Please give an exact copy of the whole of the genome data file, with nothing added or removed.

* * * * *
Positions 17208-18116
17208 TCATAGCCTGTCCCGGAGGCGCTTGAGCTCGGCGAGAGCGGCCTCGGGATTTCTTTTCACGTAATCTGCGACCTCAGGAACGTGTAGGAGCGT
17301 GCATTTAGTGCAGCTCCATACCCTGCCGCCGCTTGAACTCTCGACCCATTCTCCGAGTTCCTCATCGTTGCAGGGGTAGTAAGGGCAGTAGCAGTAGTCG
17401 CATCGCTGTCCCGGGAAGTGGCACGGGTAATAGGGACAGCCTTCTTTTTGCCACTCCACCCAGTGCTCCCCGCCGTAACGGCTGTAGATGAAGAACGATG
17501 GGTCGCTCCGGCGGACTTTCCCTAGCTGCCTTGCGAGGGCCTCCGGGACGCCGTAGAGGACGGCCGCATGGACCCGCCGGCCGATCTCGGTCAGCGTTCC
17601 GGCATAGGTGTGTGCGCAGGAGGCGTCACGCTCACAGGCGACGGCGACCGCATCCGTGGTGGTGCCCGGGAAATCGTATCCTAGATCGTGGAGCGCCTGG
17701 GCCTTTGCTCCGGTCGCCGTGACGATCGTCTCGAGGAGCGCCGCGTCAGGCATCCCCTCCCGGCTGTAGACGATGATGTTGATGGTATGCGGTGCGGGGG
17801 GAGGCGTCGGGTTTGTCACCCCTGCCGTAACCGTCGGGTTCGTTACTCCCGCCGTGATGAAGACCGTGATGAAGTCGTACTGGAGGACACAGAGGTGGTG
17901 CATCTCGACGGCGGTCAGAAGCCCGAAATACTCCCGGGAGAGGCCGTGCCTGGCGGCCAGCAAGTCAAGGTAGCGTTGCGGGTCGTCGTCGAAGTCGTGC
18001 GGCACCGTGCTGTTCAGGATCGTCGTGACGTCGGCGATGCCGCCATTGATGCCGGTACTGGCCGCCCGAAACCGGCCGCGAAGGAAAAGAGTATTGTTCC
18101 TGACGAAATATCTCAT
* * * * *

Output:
Positions 17208-18116
17208 TCATAGCCTGTCCCGGAGGCGCTTGAGCTCGGCGAGAGCGGCCTCGGGATTTCTTTTCACGTAATCTGCGACCTCAGGAACGTGTAGGAGCGT
17301 GCATTTAGTGCAGCTCCATACCCTGCCGCCGCTTGAACTCTCGACCCATTCTCCGAGTTCCTCATCGTTGCAGGGGTAGTAAGGGCAGTAGCAGTAGTCG
17401 CATCGCTGTCCCGGGAAGTGGCACGGGTAATAGGGACAGCCTTCTTTTTGCCACTCCACCCAGTGCTCCCCGCCGTAACGGCTGTAGATGAAGAACGATG
17501 GGTCGCTCCGGCGGACTTTCCCTAGCTGCCTTGCGAGGGCCTCCGGGACGCCGTAGAGGACGGCCGCATGGACCCGCCGGCCGATCTCGGTCAGCGTTCC
17601 GGCATAGGTGTGTGCGCAGGAGGCGTCACGCTCACAGGCGACGGCGACCGCATCCGTGGTGGTGCCCGGGAAATCGTATCCTAGATCGTGGAGCGCCTGG
17701 GCCTTTGCTCCGGTCGCCGTGACGATCGTCTCGAGGAGCGCCGCGTCAGGCATCCCCTCCCGGCTGTAGACGATGATGTTGATGGTATGCGGTGCGGGGG
17801 GAGGCGTCGGGTTTGTCACCCCTGCCGTAACCGTCGGGTTCGTTACTCCCGCCGTGATGAAGACCGTGATGAAGTCGTACTGGAGGACACAGAGGTGGTG
17901 CATCTCGACGGCGGTCAGAAGCCCGAAATACTCCCGGGAGAGGCCGTGCCTGGCGGCCAGCAAGTCAAGGTAGCGTTGCGGGTCGTCGTCGAAGTCGTGC
18001 GGCACCGTGCTGTTCAGGATCGTCGTGACGTCGGCGATGCCGCCATTGATGCCGGTACTGGCCGCCCGAAACCGGCCGCGAAGGAAAAGAGTATTGTTCC
18101 TGACGAAATATCTCAT